Fixing a Tune-O-Matic that won't tune

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Issue 228 October 23, 2014

This bridge is in the wrong spot, so the guitar can’t play in tune. Rather than drill new holes in a vintage guitar body, Dan Erlewine comes up with a clever solution.

About the guitar in this video: This is a Gibson ES-330 with one owner. He bought it new back in 1964 when he was a just kid.

In this Trade Secrets video:
  • Unusual misplaced factory bridge
  • Dan shows how to establish that it’s in the wrong spot
  • Solution one: Dan turns brass parts on his lathe
  • Solution two: how to do the same thing without a lathe

Video Transcription

[on-screen text reads: Trade Secrets! Relocating a Tune-O-Matic bridge. Dan Erlewine Stewart-MacDonald]

The Tune-O-Medic Bridge Jack

Dan Erlewine: Here's a cool tip for working with the tunamatic bridges that won't tune. My friend, John Sol, bought this guitar with his dad in New York City at Sam Ash Music in 1964, that's the year it was made, and played it in college, but he hasn't played it for years. And it's here for a setup. The strings are laying right on the frets, and I'm going to raise it up at the bridge, real easy with this bridge jack [on-screen text reads: Tune-O-Medic Bridge Jack]. This is a tool that I saw used at Gibson when I visited the factory often during my band days in the sixties. [on-screen text reads: Tune-O-Medic Tool Kit] I always remembered that tool, then years later, we made it here at StewMac.

How to determine the bridge is in the wrong spot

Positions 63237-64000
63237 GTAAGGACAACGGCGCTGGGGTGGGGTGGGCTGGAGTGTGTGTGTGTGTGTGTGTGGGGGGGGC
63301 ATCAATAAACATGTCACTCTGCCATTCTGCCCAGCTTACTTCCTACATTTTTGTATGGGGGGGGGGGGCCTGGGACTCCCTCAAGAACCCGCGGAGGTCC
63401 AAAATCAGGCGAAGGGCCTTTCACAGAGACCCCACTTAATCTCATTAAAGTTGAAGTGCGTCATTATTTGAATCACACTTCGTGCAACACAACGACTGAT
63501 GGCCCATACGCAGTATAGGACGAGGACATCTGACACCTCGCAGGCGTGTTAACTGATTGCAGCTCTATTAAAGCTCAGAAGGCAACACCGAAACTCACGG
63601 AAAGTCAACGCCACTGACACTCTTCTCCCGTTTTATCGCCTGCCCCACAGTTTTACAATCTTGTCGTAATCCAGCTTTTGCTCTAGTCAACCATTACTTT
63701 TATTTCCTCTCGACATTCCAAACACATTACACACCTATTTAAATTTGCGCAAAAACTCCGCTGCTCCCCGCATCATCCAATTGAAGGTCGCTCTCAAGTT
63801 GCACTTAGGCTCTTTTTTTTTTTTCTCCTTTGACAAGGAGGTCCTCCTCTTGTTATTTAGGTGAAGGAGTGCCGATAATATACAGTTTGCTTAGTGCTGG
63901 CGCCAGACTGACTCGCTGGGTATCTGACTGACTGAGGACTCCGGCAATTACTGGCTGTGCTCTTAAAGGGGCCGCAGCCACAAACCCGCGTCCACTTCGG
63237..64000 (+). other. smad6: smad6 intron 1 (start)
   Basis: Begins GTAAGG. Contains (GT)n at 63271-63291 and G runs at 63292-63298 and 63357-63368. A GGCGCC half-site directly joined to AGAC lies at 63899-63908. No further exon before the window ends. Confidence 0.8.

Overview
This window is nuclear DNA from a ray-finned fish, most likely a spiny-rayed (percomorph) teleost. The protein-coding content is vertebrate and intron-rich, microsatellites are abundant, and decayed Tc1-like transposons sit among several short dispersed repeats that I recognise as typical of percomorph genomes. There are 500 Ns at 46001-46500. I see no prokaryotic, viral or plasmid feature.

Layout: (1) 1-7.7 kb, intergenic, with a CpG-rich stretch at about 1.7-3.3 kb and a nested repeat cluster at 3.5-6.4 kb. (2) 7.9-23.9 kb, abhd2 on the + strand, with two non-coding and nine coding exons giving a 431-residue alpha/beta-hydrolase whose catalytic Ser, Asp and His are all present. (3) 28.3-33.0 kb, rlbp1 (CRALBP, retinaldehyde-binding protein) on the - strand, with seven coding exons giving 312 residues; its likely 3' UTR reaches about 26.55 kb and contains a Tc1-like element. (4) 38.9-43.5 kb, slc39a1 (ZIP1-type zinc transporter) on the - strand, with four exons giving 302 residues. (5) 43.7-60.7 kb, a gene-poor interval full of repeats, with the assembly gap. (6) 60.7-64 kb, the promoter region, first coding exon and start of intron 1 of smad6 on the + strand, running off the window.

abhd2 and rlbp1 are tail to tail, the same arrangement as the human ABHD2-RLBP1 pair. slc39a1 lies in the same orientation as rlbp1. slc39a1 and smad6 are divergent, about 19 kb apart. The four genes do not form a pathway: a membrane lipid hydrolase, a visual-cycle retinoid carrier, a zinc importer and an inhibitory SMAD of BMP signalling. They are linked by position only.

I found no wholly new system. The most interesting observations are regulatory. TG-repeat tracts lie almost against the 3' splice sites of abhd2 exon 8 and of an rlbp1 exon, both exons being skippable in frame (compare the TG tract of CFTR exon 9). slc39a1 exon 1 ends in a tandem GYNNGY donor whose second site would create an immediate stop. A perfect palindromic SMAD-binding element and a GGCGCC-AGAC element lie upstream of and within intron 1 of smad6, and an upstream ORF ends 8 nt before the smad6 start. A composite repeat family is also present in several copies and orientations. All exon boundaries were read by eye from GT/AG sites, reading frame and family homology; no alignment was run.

Dan Erlewine: Whoa, that's out of tune, man. If it's out of tune, the first thing I'm going to do is run a Straightedge down the center of the neck and put a piece of tape in the area of the 12th fret. And you're going to mark on that with the pencil, the center of the 12th, that's your scale length, and then about nine 64ths more than that for compensation. And that's an important mark, because when you move that down to the bridge, the second mark should be in the center of the bridge area, approximately, not that. So this bridge is way too far forward, at least that much if not more. There's no way it's going to play in tune without this fix.

Solution one: Making brass posts on a lathe

Dan Erlewine: So what I'm showing you here, is we want to move the post back about three 16ths, and then it'll play in tune. For many years, I've plugged these holes with the birch dowel or a maple dowel, put some cherry red on it, and re-drill the posts. And that's a good fix, and I could do it now, but with the vintage guitar market the way it is, this guitar's worth a lot of money, and it's mint. So what I came up with is this. I made these little posts on my lathe. It's an offset thumb wheel, that's a post that slides into the hole, and in the center is the post moved back three 16ths of an inch.

Dan Erlewine: With a pair of these on here, this guitar will play in tune. And if John ever wants to go back playing out of tune, he can still put the original parts back on. And you don't need a metal lathe to do this. You can do it like this, and I'll show you.

Solution two: Making posts without a lathe

I drilled a hole, it was about 110 thousandths through the side of a thumb wheel, three 16ths off center. And it just happened to be the right size for this pickup screw. And then the screw kind of cut its own thread, and that becomes my post. I'm going to cut that off with a hacksaw and be in business.

Dan Erlewine: Clean up any burrs, screw it down in there tight. Then I'd take it off and put some JB weld on it and make that permanent, it's epoxy with metal in it. Put some JB weld on your 6/32 post, and you have the same thing I made right there in your shop. Now I'm going to take them both out and just clean off the dirt with a little preservation polish, and we can install this bridge and see if it plays in tune.

These are old strings, and it's right in there. I know it's going to work perfectly once I get the action where I want it. And I have to shorten these posts, they're too tall, they're stock posts. Hey, John, you're going to love this. If you don't, I'll keep it.

[on-screen text reads: Stewart-MacDonald. Guitar tools, parts, supplies.]



Dan Erlewine

Guitar Repairman and Builder

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